St. Luke's Hospital
Located in Chesterfield, MO
Main Number: 314-434-1500
Emergency Dept: 314-205-6990 Patient Billing: 888-924-9200
Find a Physician Payment Options Locations & Directions
Follow us on: facebook twitter Mobile Email Page Email Page Print Page Print Page Increase Font Size Decrease Font Size Font Size
Meet the Doctor
Spirit of Women
Community Health Needs Assessment
Home > Health Information

Multimedia Encyclopedia


    Imperforate anus repair

    Anorectal malformation repair; Perineal anoplasty; Anorectal anomaly; Anorectal plasty

    Imperforate anus repair is surgery to correct a birth defect involving the rectum and anus.

    An imperforate anus defect prevents most or all stool from passing out of the rectum.


    How this surgery is performed depends on the type of imperforate anus. The procedures are done under general anesthesia, which means the infant is asleep and feels no pain during the procedure.

    For mild imperforate anus defects:

    • The first step involves enlarging the opening where the stool drains so stool can pass more easily.
    • Surgery involves closing any small tube-like openings (fistulas), creating an anal opening, and putting the rectal pouch into the anal opening. This is called an anoplasty.
    • The child must often take stool softeners for weeks to months.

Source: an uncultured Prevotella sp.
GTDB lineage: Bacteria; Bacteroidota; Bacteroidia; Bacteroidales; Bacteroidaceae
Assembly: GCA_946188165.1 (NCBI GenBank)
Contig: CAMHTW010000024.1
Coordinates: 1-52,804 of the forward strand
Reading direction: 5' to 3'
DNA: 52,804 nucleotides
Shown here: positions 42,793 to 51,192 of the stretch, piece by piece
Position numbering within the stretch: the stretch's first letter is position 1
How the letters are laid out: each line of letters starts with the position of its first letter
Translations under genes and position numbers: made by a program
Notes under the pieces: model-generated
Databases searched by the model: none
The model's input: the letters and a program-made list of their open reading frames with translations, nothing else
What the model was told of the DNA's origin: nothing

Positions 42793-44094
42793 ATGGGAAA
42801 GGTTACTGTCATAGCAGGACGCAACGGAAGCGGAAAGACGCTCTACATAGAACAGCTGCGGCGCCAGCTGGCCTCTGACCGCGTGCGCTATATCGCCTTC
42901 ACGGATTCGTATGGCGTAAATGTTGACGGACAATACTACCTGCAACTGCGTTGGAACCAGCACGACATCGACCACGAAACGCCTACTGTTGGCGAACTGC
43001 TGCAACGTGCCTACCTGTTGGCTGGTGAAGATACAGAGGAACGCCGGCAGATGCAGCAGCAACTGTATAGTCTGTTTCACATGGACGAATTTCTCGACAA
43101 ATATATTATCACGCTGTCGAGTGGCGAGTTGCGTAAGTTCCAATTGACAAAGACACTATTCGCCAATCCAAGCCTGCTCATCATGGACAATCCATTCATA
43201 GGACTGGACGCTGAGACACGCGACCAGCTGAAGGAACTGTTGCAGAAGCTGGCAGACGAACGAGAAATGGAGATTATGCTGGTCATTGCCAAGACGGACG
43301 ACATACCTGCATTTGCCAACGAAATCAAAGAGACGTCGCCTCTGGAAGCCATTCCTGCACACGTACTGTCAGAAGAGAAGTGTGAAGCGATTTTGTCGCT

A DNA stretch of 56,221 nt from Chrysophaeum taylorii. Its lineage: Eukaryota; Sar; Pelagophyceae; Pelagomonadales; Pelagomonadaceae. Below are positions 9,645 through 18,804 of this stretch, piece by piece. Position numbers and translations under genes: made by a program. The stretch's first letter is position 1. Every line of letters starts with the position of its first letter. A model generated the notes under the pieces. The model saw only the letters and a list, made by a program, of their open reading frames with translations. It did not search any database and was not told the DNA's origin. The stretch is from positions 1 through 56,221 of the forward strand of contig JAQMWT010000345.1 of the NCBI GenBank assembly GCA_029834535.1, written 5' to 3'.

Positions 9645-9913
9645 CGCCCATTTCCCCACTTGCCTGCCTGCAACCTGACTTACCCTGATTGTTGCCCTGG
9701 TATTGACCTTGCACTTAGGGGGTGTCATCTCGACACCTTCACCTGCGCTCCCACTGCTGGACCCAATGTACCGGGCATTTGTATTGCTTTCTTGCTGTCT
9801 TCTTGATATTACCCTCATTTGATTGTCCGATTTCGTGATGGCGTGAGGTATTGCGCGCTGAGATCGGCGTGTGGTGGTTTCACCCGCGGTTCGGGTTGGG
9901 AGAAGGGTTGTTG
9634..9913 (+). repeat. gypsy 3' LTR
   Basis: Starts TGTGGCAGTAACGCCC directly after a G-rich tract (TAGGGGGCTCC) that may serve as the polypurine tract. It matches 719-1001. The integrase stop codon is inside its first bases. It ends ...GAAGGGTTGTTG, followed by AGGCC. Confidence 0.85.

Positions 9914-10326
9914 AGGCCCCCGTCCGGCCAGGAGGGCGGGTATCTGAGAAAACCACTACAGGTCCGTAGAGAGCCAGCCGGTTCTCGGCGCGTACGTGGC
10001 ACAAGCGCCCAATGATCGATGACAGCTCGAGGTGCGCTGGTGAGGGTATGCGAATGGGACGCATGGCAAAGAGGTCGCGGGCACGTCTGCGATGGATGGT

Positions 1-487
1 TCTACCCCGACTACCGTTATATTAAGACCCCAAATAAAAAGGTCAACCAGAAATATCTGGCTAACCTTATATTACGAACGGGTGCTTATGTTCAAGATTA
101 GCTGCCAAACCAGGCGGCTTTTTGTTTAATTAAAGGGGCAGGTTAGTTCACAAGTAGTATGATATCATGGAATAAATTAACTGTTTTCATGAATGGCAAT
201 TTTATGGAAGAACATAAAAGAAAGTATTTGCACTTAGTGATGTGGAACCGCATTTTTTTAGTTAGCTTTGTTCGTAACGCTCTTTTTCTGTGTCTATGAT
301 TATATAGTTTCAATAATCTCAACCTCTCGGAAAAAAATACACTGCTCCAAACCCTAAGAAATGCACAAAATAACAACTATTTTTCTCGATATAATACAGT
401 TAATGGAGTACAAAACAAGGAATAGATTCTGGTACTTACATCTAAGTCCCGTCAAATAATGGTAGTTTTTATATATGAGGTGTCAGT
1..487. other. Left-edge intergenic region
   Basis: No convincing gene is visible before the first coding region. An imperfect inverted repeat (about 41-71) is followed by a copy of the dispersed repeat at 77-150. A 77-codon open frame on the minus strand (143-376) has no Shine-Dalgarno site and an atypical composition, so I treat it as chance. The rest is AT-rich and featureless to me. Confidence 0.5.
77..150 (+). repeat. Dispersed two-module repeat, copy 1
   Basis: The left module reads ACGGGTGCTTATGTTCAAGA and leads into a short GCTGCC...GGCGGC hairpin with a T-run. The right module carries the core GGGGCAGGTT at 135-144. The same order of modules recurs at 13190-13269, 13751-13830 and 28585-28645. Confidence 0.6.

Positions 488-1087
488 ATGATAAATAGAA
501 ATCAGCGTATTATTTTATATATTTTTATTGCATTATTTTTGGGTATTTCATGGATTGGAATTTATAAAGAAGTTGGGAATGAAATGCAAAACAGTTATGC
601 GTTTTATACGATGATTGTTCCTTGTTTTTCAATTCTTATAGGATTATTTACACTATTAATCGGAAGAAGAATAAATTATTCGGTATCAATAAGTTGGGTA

Two surgeries are often needed for more severe imperforate anus defects:

    • The surgeon will create an opening in the skin and muscle of the abdominal wall and attach the end of the large intestine to the opening. Stools will drain into a bag attached to the abdomen. This is called a colostomy.
    • The baby is often allowed to grow for 3 - 6 months.
    • For the second procedure, the surgeon may make a cut in the abdomen to detach and move the colon to a new position. A cut is made in the anal area to pull the rectal pouch down into place and create an anal opening.
    • The colostomy will likely be left in place for 2 - 3 more months.

    A major challenge for these repairs is finding, using, or creating nearby nerves and muscles so that the child can move the bowels normally.

    Why the Procedure Is Performed

    The surgery repairs the defect so that stool can move through the rectum.


    Risks from any anesthesia include:

    • Reactions to medications
    • Problems breathing

    Risks from any surgery include:

    • Bleeding
    • Infection

    Risk from this procedure include:

    • Damage to the urethra (tube that carries urine out of the bladder)
    • Damage to the ureter (tube that carries urine from the kidneys to the bladder)
    • Hole that develops through the wall of the intestine
    • Abnormal connection (fistula) between the anus and vagina or skin
    • Narrowed opening of the anus
    • Long-term problems with bowel movements because of damage to the nerves and muscles to the colon and rectum (may be constipation or incontinence)
    • Temporary paralysis of the bowel (paralytic ileus)

    After the Procedure

    The infant may be able to go home later the same dayas a mild defect is repaired. Or, the child may spend several days in the hospital.

    The health care provider will use an instrument to stretch (dilate) the new anus to improve muscle tone and prevent narrowing. This stretching must be done for several months. Stool softeners and a high-fiber diet are recommended throughout childhood.

    Outlook (Prognosis)